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Age Specific or Intergenerational Ministries? Why Not Both!

Peggy Horine never dreamed that her willingness to pray for a high school student from her church would one day result in her flying across the country to attend this young girl’s wedding.  The relationship between these two women began when Peggy picked up a picture of Sara at a church gathering and called her to express she was praying for her.  Peggy recalls, “We bonded instantly.  She was so happy to have me in her life and in turn she made me feel like I was truly making a difference.”

There is no question that intergenerational relationships within the Church are valuable and yet so are relationships with our peers.  Some churches build their ministries to reach specific age groups while others emphasize the need for all ages to intermingle.  Dave McElheran, older adult ministries pastor at Cedar Mills Bible Church in Portland, OR, has found that a balanced ministry includes both.  He says, “As people in the same season of life begin to meaningfully connect with one another they are more prepared to engage in relationships that cross generational lines.”

Age-Specific Ministries

Ambassadors is the age-specific ministry for older adults at Cedar Mills.  Monthly luncheons, book clubs and prayer groups are just a few of the ways older adults connect with their peers and begin to see the needs of those around them.  These ministries give people a sense of identity and belonging.

But Dave says there are some drawbacks to specific age targeted programs.  “You can become ingrown and exclusionary.  Finding connection with those who are in a similar life stage is a great starting point but it should not be where people stop.”

When Peggy and her husband first started attending the church, they were looking for a place to meet friends and found themselves involved in a Suppers 8 group with other people who were 50-plus in age.  This led them to participate in an Ambassadors luncheon where the pictures of high school students were displayed.  “This luncheon was the starting point of my relationship with Sara.  From that experience, God began to open my eyes to the needs of young people in our society.  I’ve now become involved as a Court Appointed Special Advocate for foster children and my husband and I regularly give our time to ministries that support and encourage disadvantaged young people.”  Peggy laughs, “Today we do more things with young people then with those our own age.”

Multi-Generational Ministries

According to Dave, for intergenerational relationships to happen the church has to be intentional.  One successful event has been an annual miniature golf night in which 2 teenagers are matched with 1 older adult to form a team.  Dave says, “We put a lot of care into how we pair the people up as we want to create the best environment we can for on-going relationships to occur.”  The night of the event the teams have a meal together and are given various questions to use to get to know each other. 75% of the teams maintain at least an acquaintance relationship and about 25% develop a lasting relationship that continues on and goes deeper.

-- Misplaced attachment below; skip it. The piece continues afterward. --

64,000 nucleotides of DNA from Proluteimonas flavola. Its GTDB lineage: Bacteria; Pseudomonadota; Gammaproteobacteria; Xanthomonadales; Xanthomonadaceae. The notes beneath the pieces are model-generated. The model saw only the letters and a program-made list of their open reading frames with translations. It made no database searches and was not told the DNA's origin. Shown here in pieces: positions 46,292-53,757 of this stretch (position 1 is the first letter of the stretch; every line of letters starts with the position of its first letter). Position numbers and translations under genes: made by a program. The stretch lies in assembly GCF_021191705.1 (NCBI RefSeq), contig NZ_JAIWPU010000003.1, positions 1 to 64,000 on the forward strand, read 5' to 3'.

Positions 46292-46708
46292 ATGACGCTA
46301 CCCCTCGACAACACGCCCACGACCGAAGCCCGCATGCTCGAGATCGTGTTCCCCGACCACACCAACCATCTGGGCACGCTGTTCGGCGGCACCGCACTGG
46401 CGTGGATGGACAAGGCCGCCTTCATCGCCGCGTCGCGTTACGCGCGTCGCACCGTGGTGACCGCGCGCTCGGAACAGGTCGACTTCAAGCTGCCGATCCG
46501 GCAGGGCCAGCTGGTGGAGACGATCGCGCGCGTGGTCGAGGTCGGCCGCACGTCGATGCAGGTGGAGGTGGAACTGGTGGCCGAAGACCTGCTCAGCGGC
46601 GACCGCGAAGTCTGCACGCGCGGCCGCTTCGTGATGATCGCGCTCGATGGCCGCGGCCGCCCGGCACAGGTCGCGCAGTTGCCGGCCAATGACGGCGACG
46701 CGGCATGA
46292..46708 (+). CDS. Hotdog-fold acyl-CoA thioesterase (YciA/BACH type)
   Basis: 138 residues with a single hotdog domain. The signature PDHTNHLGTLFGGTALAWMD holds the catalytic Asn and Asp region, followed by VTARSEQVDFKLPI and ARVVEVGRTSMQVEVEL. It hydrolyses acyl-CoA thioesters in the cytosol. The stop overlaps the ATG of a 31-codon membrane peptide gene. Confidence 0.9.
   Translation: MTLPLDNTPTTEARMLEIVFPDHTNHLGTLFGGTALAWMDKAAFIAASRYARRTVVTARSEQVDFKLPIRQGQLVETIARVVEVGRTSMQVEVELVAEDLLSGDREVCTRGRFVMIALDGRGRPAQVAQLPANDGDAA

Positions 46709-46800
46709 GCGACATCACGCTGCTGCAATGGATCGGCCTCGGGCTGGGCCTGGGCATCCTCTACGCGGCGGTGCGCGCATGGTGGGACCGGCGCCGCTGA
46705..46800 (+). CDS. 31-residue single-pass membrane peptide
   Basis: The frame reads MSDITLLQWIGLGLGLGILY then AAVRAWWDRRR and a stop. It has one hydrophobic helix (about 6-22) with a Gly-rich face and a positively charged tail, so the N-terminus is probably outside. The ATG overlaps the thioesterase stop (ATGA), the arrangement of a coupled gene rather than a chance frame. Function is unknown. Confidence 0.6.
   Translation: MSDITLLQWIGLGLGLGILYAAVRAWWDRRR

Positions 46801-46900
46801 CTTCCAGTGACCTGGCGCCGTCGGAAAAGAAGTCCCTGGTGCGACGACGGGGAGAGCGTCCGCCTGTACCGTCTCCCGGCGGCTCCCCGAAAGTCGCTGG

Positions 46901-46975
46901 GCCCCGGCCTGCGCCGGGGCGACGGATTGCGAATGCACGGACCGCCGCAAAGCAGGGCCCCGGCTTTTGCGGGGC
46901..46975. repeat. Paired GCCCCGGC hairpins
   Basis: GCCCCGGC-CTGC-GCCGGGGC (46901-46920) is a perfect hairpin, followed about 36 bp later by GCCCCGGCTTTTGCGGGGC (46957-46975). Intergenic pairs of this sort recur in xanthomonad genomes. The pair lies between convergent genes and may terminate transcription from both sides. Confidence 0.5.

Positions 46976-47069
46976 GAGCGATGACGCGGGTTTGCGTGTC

Intergenerational events provide a great way for breaking down negative stereotypes.  High school students find out that older adults are real people and actually like to have fun.  In turn, older adults learn that not all young people are irresponsible and reckless.

Dave admits that intergenerational ministry can be hard to do.  “Most people are more comfortable with their peers and it takes work to encourage both the young and the old to open their lives to each other.  But it’s worth it.”  When you hear a story like that of Sara and Peggy, you know it’s worth it.

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2 comments

  • August 10, 2010 12:30 pmPosted 7 years ago
    Layne Rolofson

    Great articles Amy. Glad to see that you are writing on behalf of this very important generation. I find that being 53 and now the oldest staff member, whose other ministry partners are not too far behind, leaves me contemplating what my ministry will be heading into the 60’s and 70’s of my life. I look forward to reading your book to learn how to help the “seniors” (sorry) in our congregation know God’s worth in them. And, continuing their connected lifestyle of service and discipleship to the younger generations of life and spiritual growth.

    Reply
    • August 10, 2010 10:53 pmPosted 7 years ago
      Amy Hanson (Author)

      Layne,

      Thank you for your comment. I think that ministry opportunities with the current ‘seniors’ as well as ministry with the new-old abound. Let me know how you see things unfolding at Capitol City in the coming months and how I might help. Blessings to you.

      Reply

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